Bellman and Black

So advertising works – and thank goodness it does. I’ve seen various ads for Bellman and Black on Goodreads, Amazon and elsewhere. I took a quick peak – Victorian ghost story ? – not my cup of tea, I think. They keep popping. OK, what else has the author written? The Thirteenth Tale.


Hey that looks more like me. So my internal dialog goes. Well, I just started it. Oh my. Her writing is like beautiful ballet – it seems effortless, graceful – as if she’s the one author on this planet that need not edit. It appears to just drip off her pen and is published. Which means, of course, that re-writing must be her life. Anyway, words haven’t captivated me this much since Erin Morgenstern’s Night Circus and Neil Gaiman’s Ocean at the End of the Lane. – Stories have done so, but not the lyrical phrasing. So, you see, even though I just started The Thirteenth Tale (how I had missed this publishing event, I’m not quite sure – definitely behind the 8 ball), I am smitten with Ms. Setterfield’s writing and now see what a high standard she has set for herself in sophomore offering of Bellman and Black. So, getting back to my point, Popcorn Reads has allayed my fears. Read their review here: http://popcornreads.com/fiction/bellman-black-by-diane-setterfield-book-review-giveaway/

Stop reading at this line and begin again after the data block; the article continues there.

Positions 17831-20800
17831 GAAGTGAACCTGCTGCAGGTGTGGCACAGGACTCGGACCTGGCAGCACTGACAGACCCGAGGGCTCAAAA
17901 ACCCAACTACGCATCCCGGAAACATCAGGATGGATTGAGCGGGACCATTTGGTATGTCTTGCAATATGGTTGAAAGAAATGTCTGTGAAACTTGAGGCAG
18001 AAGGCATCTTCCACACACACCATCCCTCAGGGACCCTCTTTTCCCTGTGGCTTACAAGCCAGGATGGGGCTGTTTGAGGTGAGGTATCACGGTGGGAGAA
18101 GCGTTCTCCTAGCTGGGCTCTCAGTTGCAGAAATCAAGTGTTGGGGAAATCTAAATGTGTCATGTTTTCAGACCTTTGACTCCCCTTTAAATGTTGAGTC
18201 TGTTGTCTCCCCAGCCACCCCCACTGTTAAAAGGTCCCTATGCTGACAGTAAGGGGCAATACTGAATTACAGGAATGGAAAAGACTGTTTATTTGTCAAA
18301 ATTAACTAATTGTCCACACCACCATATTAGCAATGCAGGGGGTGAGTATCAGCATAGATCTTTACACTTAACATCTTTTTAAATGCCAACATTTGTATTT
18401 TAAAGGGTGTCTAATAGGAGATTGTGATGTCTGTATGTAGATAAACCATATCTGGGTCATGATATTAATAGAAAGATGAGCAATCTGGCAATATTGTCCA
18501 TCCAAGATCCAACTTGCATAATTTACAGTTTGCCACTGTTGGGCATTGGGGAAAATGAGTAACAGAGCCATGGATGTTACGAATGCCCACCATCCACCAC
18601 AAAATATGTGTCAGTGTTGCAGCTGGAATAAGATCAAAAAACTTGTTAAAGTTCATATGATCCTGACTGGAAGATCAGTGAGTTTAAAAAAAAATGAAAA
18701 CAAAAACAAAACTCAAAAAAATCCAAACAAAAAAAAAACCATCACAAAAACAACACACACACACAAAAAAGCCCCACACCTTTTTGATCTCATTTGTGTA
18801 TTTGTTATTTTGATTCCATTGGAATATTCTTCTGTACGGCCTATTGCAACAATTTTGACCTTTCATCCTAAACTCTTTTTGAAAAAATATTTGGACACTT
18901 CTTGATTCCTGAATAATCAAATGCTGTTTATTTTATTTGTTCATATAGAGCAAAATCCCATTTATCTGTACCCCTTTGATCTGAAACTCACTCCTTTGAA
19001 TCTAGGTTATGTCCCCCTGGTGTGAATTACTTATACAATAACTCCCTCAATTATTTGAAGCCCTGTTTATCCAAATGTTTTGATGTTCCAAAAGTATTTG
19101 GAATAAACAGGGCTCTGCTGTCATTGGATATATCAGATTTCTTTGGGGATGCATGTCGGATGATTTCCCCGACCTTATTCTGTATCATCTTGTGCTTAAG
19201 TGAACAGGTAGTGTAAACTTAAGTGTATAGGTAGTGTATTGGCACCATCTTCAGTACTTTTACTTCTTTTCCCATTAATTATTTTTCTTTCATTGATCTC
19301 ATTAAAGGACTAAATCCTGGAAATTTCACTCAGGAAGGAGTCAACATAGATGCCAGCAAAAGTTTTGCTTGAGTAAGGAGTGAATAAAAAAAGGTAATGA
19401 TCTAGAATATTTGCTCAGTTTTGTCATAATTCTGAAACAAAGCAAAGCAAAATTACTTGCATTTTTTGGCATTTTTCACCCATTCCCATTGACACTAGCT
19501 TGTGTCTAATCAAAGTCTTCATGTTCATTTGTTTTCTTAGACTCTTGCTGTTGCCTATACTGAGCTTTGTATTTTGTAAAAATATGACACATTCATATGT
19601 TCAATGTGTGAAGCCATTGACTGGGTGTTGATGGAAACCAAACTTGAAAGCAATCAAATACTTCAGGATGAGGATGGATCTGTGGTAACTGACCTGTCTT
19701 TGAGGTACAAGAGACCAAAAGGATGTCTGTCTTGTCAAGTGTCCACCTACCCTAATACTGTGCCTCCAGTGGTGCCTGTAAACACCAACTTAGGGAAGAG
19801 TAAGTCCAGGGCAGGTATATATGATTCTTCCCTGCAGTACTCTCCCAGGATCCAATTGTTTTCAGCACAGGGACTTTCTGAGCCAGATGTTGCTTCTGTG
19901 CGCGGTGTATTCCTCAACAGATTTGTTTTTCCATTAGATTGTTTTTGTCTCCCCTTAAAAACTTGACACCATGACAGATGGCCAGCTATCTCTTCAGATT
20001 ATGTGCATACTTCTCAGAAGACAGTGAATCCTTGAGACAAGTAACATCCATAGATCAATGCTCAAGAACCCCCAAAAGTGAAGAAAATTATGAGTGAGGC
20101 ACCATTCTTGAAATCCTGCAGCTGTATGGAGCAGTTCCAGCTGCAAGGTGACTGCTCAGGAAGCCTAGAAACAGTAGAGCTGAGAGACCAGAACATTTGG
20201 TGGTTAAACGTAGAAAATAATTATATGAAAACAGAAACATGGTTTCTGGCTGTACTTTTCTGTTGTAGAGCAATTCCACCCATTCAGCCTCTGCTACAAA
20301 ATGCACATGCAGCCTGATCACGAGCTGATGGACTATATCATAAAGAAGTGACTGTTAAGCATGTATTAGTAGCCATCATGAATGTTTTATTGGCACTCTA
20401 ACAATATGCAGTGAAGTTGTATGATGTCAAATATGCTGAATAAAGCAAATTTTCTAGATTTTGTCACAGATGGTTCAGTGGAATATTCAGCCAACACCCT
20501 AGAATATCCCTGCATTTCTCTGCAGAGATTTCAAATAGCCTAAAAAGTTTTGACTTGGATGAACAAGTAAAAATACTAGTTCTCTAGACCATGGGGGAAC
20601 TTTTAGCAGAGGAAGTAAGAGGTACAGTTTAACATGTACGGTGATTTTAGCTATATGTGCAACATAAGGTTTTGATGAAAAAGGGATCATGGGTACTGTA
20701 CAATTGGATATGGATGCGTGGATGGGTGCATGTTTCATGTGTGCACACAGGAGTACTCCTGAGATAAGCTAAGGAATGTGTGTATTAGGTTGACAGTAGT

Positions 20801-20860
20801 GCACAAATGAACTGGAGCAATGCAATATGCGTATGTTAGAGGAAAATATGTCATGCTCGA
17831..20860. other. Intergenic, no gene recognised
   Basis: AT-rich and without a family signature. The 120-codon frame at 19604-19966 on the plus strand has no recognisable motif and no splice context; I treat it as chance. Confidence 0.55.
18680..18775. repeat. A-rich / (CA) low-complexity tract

Diane Setterfield

Diane Setterfield

If you, like me, had the misfortune to not be introduced to Ms. Setterfield’s writing, here is a description of a letter in The Thirteenth Tale which describes my reaction to her own writing:

How long did I sit on the stairs after reading the letter? I don’t know. For I was spellbound. There is something about words. In expert hands, manipulated deftly, they take you prisoner. Wind themselves around your limbs like spider silk, and when you are so enthralled you cannot move, they pierce your skin, enter your blood, numb your thoughts. Inside you they work their magic. When I at last woke up to myself, I could only guess what had been going on in the darkness of my unconsciousness.

Finally, I’ve been listening to the audio version. narrated by Bianca AmatoJill Tanner. I’m not sure who begins the book, but the voice is as musical as the writing itself. This book was meant to be read aloud. Get the audio version if possible. Fabulous.

Ms. Setterfield could write about 20th century French literature for all I care. I would read it. Looking forward to the rest of The Thirteenth Tale and Bellman and Black (which is read by Jack Davenport whom you probably know best by his role as Commodore Norrington in Pirates of the Caribbean movies – nice voice.)